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SAN FRANCISCO -- Druva backup wasn't just about data protection for Regeneron Pharmaceuticals. Instead of separated silos for pharmaceutical research data, the biotech company was able to create a consolidated, searchable data lake off of the backups.
At a panel at VMworld 2019, Curt Hayes, senior manager of data protection and recovery at Regeneron, said his problem was as much a data protection issue as it was a data management issue. Regeneron, with headquarters in Tarrytown, N.Y., had different backup products for virtual machines, physical servers and storage devices. This led to multiple silos where backup copies of research data lived, and was compounded by a lack of discipline among researchers on where they stored their primary data.
"We have these scientists who generate a ton of data day in and day out and they're just going to put it anywhere they want," Hayes said.
After purchasing Druva backup, Hayes said he was able to point all the organization's different production environments to Druva's cloud as the backup target, enabling him to create what he described as a consolidated data lake. He is currently in the process of refining a tagging mechanism to make this pool of data easier to search, which would help Regeneron's overall drug discovery business.
"Scientists can now take this data and search it," Hayes said. "It's getting the data to the scientists so they can use it to discover more drugs and help more patients."
Making the move to cloud-based backup
Regeneron was previously using Veritas NetBackup software and Dell EMC Data Domain hardware, with a little bit of Quest Software vRanger. When the company's Ireland office was due for a hardware refresh, Hayes used it as an opportunity to explore cloud-based backup and switching to a subscription pricing model. Going off-premises was important to Hayes because he didn't want to continually buy more hardware, and pay-as-you-go was interesting because it allowed him to avoid overprovisioning storage space for backup.
"We don't want to build data centers," Hayes said. "Our business is science and data."
Curt HayesSenior manager of data protection and recovery, Regeneron Pharmaceuticals
Someone in Regeneron's small London office brought Druva to Hayes' attention, which started his plan of deploying Druva backup to all of the company's locations. Hayes said he didn't seriously consider any other backup vendors, as his company already had an established relationship with Druva. He also mentioned there weren't too many vendors offering backup as a service at the time. Now, many vendors like NetApp, Acronis and Actifio offer subscription service versions of their core backup products.
In order to sell the idea to his superiors, though, Hayes needed hard numbers to show that Druva backup was a worthwhile investment. He found that simply switching to cloud-based backup and removing any further investment in hardware and software for his previous backup products would reduce his total costs by 14%. Adding Druva's disaster recovery capabilities boosted those savings to 42%. After adjusting cloud tiering costs using Druva's recently introduced intelligent cloud tiering capability, Hayes said that he would potentially be looking at 70% savings in the near future.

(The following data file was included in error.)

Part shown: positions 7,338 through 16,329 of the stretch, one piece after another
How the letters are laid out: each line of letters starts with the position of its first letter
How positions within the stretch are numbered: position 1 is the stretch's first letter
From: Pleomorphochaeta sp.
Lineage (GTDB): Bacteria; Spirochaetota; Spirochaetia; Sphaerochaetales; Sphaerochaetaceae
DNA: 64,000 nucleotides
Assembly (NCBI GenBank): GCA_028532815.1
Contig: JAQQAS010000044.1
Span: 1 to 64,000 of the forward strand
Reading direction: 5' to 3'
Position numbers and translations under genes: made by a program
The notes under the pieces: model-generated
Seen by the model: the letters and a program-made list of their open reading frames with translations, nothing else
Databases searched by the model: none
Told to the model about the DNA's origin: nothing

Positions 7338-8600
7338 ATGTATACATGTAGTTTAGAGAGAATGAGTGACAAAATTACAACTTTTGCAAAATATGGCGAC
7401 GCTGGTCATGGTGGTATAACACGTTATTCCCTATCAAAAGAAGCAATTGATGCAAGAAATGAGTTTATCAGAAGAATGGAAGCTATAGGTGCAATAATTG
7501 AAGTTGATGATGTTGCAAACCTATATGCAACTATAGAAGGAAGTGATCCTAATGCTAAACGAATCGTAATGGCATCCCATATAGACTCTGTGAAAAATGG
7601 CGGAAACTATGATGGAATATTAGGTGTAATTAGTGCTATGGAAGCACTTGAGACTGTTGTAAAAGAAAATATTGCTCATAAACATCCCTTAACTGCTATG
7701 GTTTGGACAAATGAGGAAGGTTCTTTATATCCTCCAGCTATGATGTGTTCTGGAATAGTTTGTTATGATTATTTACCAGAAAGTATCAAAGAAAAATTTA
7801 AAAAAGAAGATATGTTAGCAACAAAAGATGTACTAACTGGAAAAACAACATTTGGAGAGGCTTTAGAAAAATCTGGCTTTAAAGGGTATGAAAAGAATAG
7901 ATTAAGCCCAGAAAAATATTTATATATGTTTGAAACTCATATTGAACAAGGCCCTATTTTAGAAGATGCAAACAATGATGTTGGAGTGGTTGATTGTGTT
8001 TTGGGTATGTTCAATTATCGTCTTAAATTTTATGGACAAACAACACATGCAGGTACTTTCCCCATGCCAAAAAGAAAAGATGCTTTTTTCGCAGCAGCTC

Hayes said saving money wasn't his primary goal, and he was much more interested in a vendor that could simplify his infrastructure. Switching to cloud-based backup as a service gave him more predictable costs, shrank his data center, consolidated his organization's data and made it searchable.
He said the only drawback he noticed was performing backup processes -- such as creating and uploading copies and recovering them from the cloud -- took a couple of minutes longer than with a local, on-premises setup. However, he is still hitting his recovery time objectives and recovery point objectives without trouble.
Regeneron is still in the middle of standardizing all of its backup across all of its offices to Druva. The Ireland office is done but the Tarrytown office -- the company's research hub and the source of most of its research data -- is in the middle of transitioning from legacy on-premises backup to Druva, and some of the other offices are still using tape. Hayes said when he gets Druva working at those locations, he'll simply stop writing to tape. He has no plans of converting the data from the existing tapes to the Druva cloud, as the amount of work that takes isn't worth it.
"We'll probably just let it die on the vine," Hayes said. "We'll keep it around until we are told by legal to get rid of it."